Dan Emerson, the Colts' general counsel, said the team has not ruled out seeking a temporary injunction to Wednesday's decision by Stephen Burbank, a professor at the University of Pennsylvania Law School. Burbank, a special master who arbitrates disputes within the NFL, ruled the Colts could not convert substantial roster bonuses due Manning and Harrison into signing bonuses and prorate them for four years to lower each player's hit against the salary cap.I think that it’s reasonable to assume that Prisco, Pasquarelli, and the rest of the Skins-bashing media out there would be having a field day throwing darts at Snyder if the Redskins’ general counsel had uttered a word about an injunction. So far, Colts owner Jimmy Irsay, who had to work hard to inherit the team from his father, has been free of media criticism.

Again, it would be better if an 11th hour, 59th minute miracle can be pulled out and a CBA extension went through. The start of free agency would be delayed for a few more days for the agreement to be ratified and digested and then the Redskins would be able to crank up Redskins One and start wooing free agent receivers and defensive ends. The only downside would be that their Plan B, their plan for getting under the cap without a CBA extension, would forever remain under wraps. We won’t be able to see just how smart the Redskins are and we won’t be able to see the critics squirm or, at least try to ignore the obvious. The meltdown on the Cowboys’ message boards and them trying to claim that Bowen was a key, irreplaceable contributor for the Redskins will be equally enjoyable to witness.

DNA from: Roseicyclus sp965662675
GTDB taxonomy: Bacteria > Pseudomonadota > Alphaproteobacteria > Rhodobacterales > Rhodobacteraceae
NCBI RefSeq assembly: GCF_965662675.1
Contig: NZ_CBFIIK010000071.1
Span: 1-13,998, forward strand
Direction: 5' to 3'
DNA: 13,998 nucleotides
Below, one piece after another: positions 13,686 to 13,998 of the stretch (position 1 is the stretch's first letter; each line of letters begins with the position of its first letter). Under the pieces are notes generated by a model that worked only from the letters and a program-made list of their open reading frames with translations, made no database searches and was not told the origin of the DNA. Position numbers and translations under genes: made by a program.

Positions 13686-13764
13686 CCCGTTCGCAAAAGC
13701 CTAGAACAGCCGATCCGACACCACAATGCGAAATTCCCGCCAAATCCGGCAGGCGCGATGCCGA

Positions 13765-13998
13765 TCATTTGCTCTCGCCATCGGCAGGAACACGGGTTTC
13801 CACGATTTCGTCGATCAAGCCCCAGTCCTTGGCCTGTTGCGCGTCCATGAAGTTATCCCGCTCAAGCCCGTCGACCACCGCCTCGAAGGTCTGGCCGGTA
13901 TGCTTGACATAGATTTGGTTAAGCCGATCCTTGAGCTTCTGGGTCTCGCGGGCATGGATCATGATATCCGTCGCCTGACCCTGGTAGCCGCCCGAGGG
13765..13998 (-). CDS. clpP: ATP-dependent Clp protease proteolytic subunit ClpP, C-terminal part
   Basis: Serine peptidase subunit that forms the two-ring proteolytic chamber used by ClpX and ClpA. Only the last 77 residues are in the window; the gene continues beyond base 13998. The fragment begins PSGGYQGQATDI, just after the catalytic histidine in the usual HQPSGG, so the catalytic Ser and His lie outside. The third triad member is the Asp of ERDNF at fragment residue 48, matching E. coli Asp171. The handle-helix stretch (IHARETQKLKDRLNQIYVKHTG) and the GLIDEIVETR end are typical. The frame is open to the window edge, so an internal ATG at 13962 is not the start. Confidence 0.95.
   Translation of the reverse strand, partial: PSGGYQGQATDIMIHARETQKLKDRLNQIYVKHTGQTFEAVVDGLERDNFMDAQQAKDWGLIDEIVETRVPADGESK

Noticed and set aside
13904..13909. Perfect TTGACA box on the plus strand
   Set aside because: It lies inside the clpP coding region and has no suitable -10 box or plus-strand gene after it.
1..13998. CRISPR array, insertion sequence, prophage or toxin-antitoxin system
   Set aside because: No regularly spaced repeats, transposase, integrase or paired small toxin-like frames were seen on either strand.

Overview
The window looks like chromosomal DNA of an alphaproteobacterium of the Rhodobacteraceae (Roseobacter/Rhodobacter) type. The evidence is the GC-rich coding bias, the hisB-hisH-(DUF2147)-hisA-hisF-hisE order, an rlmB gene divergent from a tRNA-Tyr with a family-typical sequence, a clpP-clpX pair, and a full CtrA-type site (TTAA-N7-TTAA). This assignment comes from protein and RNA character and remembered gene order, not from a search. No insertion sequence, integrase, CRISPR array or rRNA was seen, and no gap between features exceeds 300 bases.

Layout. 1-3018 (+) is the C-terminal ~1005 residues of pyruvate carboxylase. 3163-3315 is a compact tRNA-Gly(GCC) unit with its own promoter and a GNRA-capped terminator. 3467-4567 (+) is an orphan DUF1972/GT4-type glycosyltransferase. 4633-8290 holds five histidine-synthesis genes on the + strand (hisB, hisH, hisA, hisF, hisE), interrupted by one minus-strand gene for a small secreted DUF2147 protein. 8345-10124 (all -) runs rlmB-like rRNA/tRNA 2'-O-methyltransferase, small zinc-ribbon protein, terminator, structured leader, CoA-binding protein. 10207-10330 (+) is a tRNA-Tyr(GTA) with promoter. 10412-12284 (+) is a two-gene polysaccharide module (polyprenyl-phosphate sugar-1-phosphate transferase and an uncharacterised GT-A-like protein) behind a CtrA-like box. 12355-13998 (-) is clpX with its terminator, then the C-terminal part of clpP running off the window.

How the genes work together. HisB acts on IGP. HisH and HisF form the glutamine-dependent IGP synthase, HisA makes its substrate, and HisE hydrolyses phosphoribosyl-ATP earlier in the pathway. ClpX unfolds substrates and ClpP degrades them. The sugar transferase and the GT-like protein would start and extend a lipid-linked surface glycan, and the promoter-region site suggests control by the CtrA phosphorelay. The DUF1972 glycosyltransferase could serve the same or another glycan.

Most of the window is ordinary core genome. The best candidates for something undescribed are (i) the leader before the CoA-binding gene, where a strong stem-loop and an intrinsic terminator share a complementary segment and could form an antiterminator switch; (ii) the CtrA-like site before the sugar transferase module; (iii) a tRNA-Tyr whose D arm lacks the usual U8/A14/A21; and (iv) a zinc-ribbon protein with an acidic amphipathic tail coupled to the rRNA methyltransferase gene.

The start of free agency without a new CBA was supposed to be Apocalypse Now for the Redskins. If that’s the case, I think we’re going to love the smell of the napalm tomorrow morning. It will smell like victory.

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Over/under: Redskins pass catchers in 2017

Over/under: Redskins pass catchers in 2017

Our offseason over/under predictions for the Redskins rumbles on.